Jac Da Trippa
Kim Chong Hon
Hailing from Caernarfon, Jac Da Trippa first made a name for himself as a member of the hip hop group 3 Hwr Doeth. Kim Chong Hon, his debut solo release, is characterised by an eclectic feel and a hushed tone, that leaves us somewhere between a ramshackle show and the feeling something is waiting to pounce. But Trippa, laid back and most at ease when rapping about his local environment – the pubs and the cobblestones of his hometown – is always just a line away from a sharp political rant (or even a blunt one), and artful as that may be, it’s this energy which drives the album. It’s an enjoyably messy, funny, visceral record, and perhaps one of the finest bilingual synergies yet committed to tape. Some of the rapping is rudimentary stuff but it packs a punch, and Trippa’s enormous personality stands over the scope of the album in a completely winning fashion. There are nods to Public Enemy and Cypress Hill in tracks like “People Abused by Witchcraft Beliefs” and “Old School Cake”, but the influences feel much wider than that. There are flashes of funk, some echoes of Herbie Hancock and perhaps a bit of Joe Zawinul and some Krautrock. Kim Chong Hon is about a time and place and a way of bringing together all those influences into a corner of Wales and creating a new sound, an unnerving one dominated by the place; one you’ll struggle to find anywhere else.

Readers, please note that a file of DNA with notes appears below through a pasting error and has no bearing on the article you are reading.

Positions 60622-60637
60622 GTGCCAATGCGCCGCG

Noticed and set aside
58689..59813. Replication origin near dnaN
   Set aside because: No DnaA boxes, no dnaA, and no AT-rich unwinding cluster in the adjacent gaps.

Carwyn Elis & Rio 18
(2021, Recordaui Agati)
The follow up to Joia!, Mas is a further exploration of cultures far away from Wales geographically but a celebration of common ground and universal experiences and concerns. Once again singing in Welsh and recorded in Rio de Janerio, Wales and London, Carwyn collaborates with musicians home and abroad, aided and abetted by producer Shawn Lee. The gathering of friends and firming up of bonds across the miles creates an addictive infectious melting pot of pop and Tropicalismo, Bossa Nova, Samba styles. Mas is a gorgeous positive call to action. Climate change, migration, the rise of megacities may be heavy and worrying subject matter but ones we can still reflect and act on while we dance.
The Joy Formidable
(2016, C’mon Let’s Do It)